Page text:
The encounter between different ethnic groups results in the emergence of new phenotypes and cultural syncretism. Among these manifestations, objects are the witnesses of this phenomenon. The equipal chair portrays America’s historical miscegenation process.
Starting with its name, the word equipal is born from the phonetic adequacy that the Spanish people who arrived in pre-Hispanic Mexico gave to the Náhuatl word icpalli. Its meaning can be translated to today’s context simply as “seat”; however, getting into the pre-Columbian culture context, we find that icpallis were destined for the governing class, nobles, and rich people. Evidently, the rest of people also sat down, but they used rustic objects, stools, trunks, or rocks to do so. This entails that icpallis were artifacts intended for a small part of society, in addition to being utility instruments and a symbol that meant power and hierarchy.
Through the differences found in old codes and some texts written by Fray Bernardino de Sahagún, it can be inferred that these chairs were made with canes and reeds; weaved fibers similar to what we know today as petate were used. The seating position was not limited to a popliteal height, sitting down on the floor or kneeling was a common practice and for this reason, there were pieces of furniture for these positions. There is also evidence of trunks built exclusively for the gods or tlatoque (plural for tlatoani), which usually included rocky materials in their making.
With the aforementioned, we can determine that the term icpalli is broader than what we understand today as an equipal. This piece of furniture has a defined typology. In general terms it is defined as an individual chair with a structure made of kidneywood, its inferior part is structured and also covered by posts made of posa panal wood, which is characterized for having strong veins and colors. Traditionally, the parts were put together by being tied and weaved with ixtle, which is the fiber extracted from the maguey plant. The back is a curved shape joined to the armrests. Thanks to these features, we can classify this piece of furniture as a high-backed chair. The seat’s inner support and the back were made with weaved fibers that were later tied to the structure. Finally, the chair is usually covered in pigskin.
Of course, the equipal’s manufacturing process has been artisanal and using primitive tools, the result are these pieces with significant variations that will depend on the making and the size of the wood collected, as well as on the particularities of the leather.
Having gone through part of history, it is clear that their origin goes back to pre-Columbian days; however, there is an element that suggests that the construction of equipales as we now know them comes from a later time: pigskin. Let us recall that cattle ranching was introduced in America with the arrival of the Spanish people. Prior to this, the new continent employed the skin of endemic species and it is possible that some were employed in the creation of furniture.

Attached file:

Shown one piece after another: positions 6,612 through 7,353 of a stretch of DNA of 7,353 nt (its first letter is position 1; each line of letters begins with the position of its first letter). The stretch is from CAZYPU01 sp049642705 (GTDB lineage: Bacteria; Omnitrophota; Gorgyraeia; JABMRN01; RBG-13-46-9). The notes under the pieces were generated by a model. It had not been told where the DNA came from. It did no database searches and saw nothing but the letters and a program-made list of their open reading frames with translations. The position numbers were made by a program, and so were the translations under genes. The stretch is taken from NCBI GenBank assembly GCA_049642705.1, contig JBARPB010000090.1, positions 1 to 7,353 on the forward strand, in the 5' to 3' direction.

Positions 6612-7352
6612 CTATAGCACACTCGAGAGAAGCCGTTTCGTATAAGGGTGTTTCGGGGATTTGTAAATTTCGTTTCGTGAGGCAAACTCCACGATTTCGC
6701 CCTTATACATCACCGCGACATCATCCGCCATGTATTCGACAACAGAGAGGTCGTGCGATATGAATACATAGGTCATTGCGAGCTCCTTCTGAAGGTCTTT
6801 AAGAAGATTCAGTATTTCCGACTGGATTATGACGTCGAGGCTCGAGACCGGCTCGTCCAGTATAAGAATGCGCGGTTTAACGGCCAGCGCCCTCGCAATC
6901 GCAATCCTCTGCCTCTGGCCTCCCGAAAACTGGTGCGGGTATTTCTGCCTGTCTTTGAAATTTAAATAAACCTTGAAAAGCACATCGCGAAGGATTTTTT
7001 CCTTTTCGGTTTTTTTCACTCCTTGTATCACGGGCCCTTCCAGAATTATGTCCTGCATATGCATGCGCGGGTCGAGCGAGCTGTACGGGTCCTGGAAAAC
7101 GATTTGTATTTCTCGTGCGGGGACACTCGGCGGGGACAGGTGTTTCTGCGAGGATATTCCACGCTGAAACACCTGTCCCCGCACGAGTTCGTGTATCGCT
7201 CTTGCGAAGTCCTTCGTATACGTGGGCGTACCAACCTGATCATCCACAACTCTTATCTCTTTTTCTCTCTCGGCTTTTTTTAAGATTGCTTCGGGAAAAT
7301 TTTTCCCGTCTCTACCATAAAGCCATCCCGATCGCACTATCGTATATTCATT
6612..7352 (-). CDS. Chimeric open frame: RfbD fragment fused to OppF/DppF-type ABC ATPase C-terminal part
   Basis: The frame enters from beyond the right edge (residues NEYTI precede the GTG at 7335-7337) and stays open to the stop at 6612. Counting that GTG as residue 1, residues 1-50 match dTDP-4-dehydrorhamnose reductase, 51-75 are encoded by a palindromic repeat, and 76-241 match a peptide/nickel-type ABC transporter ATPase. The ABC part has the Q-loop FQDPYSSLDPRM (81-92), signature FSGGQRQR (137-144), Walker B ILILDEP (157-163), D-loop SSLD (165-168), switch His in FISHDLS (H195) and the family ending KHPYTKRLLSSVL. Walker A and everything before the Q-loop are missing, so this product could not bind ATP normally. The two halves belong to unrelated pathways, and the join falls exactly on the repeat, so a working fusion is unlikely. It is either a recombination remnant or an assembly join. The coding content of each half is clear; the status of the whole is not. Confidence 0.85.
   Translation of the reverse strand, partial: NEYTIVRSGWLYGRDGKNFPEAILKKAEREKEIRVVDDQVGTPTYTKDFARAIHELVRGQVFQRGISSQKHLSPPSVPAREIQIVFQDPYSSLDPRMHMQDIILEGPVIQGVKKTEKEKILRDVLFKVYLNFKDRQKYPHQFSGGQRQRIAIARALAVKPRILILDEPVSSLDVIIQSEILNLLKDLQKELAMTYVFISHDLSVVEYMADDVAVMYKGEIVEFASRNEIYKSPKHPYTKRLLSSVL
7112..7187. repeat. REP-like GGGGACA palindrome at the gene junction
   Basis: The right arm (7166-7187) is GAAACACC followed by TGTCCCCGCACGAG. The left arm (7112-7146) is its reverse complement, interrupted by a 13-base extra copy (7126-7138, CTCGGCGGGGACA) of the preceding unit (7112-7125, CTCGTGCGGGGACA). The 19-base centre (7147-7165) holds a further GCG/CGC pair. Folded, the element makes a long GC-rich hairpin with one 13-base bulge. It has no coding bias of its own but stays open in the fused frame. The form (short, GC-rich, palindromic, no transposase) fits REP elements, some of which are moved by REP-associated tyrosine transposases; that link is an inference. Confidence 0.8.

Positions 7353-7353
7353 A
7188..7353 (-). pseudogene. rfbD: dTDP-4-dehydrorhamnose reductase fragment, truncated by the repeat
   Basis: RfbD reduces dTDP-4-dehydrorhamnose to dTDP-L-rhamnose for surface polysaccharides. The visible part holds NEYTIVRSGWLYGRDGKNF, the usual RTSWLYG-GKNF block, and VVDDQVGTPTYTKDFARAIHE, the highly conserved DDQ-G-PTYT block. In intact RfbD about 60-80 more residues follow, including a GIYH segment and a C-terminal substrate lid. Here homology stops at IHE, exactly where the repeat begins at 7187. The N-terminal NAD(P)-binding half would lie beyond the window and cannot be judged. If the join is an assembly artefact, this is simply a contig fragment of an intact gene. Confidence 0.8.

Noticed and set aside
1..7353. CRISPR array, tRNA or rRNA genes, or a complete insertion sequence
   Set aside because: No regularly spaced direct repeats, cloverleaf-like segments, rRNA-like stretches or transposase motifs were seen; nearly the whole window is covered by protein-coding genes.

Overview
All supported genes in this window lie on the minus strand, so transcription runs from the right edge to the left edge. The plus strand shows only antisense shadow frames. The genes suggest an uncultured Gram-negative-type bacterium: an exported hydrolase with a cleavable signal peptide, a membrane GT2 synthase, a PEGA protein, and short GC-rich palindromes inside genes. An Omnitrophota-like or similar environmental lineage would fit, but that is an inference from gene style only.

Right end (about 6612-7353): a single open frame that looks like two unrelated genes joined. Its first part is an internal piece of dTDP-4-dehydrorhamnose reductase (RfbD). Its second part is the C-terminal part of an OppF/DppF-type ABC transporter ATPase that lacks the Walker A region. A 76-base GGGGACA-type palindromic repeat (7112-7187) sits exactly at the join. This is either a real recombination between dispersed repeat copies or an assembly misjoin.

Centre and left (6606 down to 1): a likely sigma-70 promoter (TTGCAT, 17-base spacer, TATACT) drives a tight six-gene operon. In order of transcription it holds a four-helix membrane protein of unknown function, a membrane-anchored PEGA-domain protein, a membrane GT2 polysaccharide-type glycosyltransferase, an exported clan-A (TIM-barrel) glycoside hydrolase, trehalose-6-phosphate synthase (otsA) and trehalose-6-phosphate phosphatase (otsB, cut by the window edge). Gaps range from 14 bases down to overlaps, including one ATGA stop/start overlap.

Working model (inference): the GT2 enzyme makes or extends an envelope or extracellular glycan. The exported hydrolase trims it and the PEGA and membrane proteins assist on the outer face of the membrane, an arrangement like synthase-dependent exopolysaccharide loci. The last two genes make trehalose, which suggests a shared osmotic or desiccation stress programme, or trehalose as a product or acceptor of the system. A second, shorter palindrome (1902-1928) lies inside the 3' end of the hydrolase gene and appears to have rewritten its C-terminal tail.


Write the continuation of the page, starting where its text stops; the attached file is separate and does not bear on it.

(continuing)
In summary, equipal is a chair made with materials from Mesoamerica combined with pigskin, which was introduced with the arrival of the new culture. It is hard to determine the existence of similar objects used by pre-Hispanic cultures with precision, since this type of material usually does not leave traces behind, but it is possible to note that it is a piece of furniture that took components from different times in the history of ancient Mexico.
This armchair is still being manufactured in an artisanal way; the town of Zacoalco de Torres in Guadalajara, Mexico is famous because most of its population works in the production of equipales.
Naturally, some variations from the original model have been made, adding, for example, cushioning under the leather, the use of nails, glues, coatings, and varnishes. Also, complementary pieces using the same language have been developed, like tables, stools, and sofas. Many of these products are exported and valued greatly for their craftsmanship quality.
Many references have been made to this item and not exalting it, precisely, but simply showing it as an everyday object in a mainly countryside context, in Mexico. In one of Juan Rulfo’s book, Pedro Páramo, we can read: “Back there, Pedro Páramo, sitting on his equipal, looked at the procession headed for the town”. With that sentence we can imagine a piece that is traditionally part of rustic houses and that perhaps is still a symbol of power for those who use it.
In 1964, architect Pedro Ramírez Vázquez offered a reinterpretation, as part of the Mexican modernist wave, where many traditional symbols were taken and turned into “current” objects. The piece by the architect is made of pipes and chromed steel bars with cushions lined with black leather. It is a literal interpretation, which in a way simplifies the geometry of the original concept.
Today and with the democratization of the chair, so to speak, it is likely, at least for Mexican people, to have sat in one of these chairs and have felt what makes this piece special: the feeling of sitting on a little piece of history.